Research conference explains how rivers are born and formed

The Ostrander Auditorium last Monday hosted the lecture “How Rivers Are Born and Change: A Paradigm Shift in Earth Science” by Douglas R. Moore Faculty Research, with Earth Science research by Phillip H. Larson .

Larson is a geography professor here at Minnesota State University, Mankato. His lecture attracted many professors, students and members of the community.

The conference began with an introduction by Teri Wallace, Acting Associate Vice President for Research, and a welcome speech by MSU President Edward Inch. Inch also closed the event by announcing the 2023 Moore Prize winner, David Sharlin from the Department of Biological Sciences.

“It’s important that we showcase the great talent happening on this campus,” Inch said in his closing remarks. The annual Moore Research Lecture aims to celebrate the work done by faculty here at MSU Mankato and share it with the public.

Larson’s lecture illustrated his research to date, which focuses on the formation and evolution of rivers in the southwestern United States.

“This work lasted about twelve years, since I was a doctoral student. student at Arizona State University. I have always loved the Southwest of the United States. Arizona State was one of my dream schools. When I arrived there, my teacher encouraged me to study the rivers in this part of the world. I fell in love with these landscapes, rivers and landscapes. Trying to understand how rivers are what they are and why they look like that was really intriguing,” Larson said.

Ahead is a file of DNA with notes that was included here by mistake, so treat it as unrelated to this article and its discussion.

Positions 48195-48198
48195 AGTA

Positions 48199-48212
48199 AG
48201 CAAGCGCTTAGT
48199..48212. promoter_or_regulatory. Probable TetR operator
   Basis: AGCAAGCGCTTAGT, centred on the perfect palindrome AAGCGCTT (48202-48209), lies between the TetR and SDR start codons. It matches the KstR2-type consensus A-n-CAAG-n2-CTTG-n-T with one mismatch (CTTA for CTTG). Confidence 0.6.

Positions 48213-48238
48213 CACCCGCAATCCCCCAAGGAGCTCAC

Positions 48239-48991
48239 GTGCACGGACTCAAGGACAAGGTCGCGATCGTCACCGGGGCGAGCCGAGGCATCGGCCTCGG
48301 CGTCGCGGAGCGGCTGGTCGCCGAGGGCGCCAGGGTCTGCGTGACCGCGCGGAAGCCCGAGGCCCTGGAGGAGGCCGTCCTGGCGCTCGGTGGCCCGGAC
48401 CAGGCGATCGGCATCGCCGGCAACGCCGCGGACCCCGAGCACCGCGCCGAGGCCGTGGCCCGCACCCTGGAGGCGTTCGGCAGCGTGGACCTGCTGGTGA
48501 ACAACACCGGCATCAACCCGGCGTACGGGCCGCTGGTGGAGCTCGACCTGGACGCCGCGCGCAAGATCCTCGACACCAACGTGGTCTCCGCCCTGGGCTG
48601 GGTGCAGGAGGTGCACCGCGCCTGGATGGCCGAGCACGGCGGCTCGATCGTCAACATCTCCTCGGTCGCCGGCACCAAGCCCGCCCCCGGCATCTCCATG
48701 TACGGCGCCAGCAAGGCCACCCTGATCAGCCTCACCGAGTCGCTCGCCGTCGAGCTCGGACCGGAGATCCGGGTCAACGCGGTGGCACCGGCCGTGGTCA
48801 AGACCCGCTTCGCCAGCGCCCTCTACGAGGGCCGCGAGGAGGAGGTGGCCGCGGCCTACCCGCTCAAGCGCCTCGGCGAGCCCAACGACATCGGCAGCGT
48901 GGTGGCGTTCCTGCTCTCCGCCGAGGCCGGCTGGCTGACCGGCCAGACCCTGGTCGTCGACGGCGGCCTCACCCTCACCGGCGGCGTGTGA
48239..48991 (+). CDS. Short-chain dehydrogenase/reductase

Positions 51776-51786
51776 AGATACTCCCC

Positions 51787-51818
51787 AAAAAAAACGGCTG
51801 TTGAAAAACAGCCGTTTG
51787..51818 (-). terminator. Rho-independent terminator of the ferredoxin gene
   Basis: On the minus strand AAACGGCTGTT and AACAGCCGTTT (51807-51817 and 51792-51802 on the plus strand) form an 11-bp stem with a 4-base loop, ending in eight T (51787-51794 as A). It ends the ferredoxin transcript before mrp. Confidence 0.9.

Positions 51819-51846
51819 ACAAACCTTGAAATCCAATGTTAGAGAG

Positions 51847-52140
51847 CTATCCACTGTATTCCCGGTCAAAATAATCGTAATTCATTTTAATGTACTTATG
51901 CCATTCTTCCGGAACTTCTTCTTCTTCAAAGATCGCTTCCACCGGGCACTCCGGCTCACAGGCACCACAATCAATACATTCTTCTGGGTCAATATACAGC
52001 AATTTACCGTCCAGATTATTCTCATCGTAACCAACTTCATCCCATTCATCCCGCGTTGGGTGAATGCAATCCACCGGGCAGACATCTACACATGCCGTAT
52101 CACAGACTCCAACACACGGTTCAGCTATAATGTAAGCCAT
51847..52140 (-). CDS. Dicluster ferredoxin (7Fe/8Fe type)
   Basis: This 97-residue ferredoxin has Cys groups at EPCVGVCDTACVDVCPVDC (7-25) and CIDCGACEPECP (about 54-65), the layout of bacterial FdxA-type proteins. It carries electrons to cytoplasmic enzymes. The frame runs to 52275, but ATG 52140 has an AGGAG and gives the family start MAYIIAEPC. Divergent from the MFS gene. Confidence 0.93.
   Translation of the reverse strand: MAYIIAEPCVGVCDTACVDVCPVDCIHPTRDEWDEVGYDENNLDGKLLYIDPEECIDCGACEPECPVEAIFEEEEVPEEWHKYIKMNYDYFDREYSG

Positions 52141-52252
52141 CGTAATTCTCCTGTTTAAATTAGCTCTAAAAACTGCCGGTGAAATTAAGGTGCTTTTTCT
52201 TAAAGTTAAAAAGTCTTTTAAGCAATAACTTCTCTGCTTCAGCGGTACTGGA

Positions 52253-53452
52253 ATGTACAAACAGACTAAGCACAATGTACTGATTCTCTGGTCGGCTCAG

Much of Larson’s research was aimed at correcting the concept of river piracy, which explains how rivers around the world may have formed or changed course over time.

“If you spend enough time studying the landscapes, you start to have an intuition of how they work and what is going on. It became apparent to me that there was a problem there,” Larson said. “I’ve spoken to others doing similar work who also recognize this issue.”

This idea led him to take a closer look at systems.

“Ultimately, this led to the suggestion that maybe we need to rethink how we think about river systems. There are other ways of thinking about these processes and how landscapes with rivers came about. I think we need a paradigm shift and get out of the dogma of how we think rivers evolve,” Larson added.

Ben Garadz, a junior at MSU, is an adviser to Larson who was present. “I think I learned a lot about river basins.”

Jayda Rowen, Jr., also has Larson as an advisor: “I’m taking a class called natural disasters, and the professor talked about how rivers work and floods. He talked about this seminar, and I thought it was interesting, so I attended.

As he continues his study of rivers and the landscape around them, Larson plans to focus on the rivers of the Upper Midwest region.

Write to Alexandra Tostrud at [email protected]

Angela C. Hale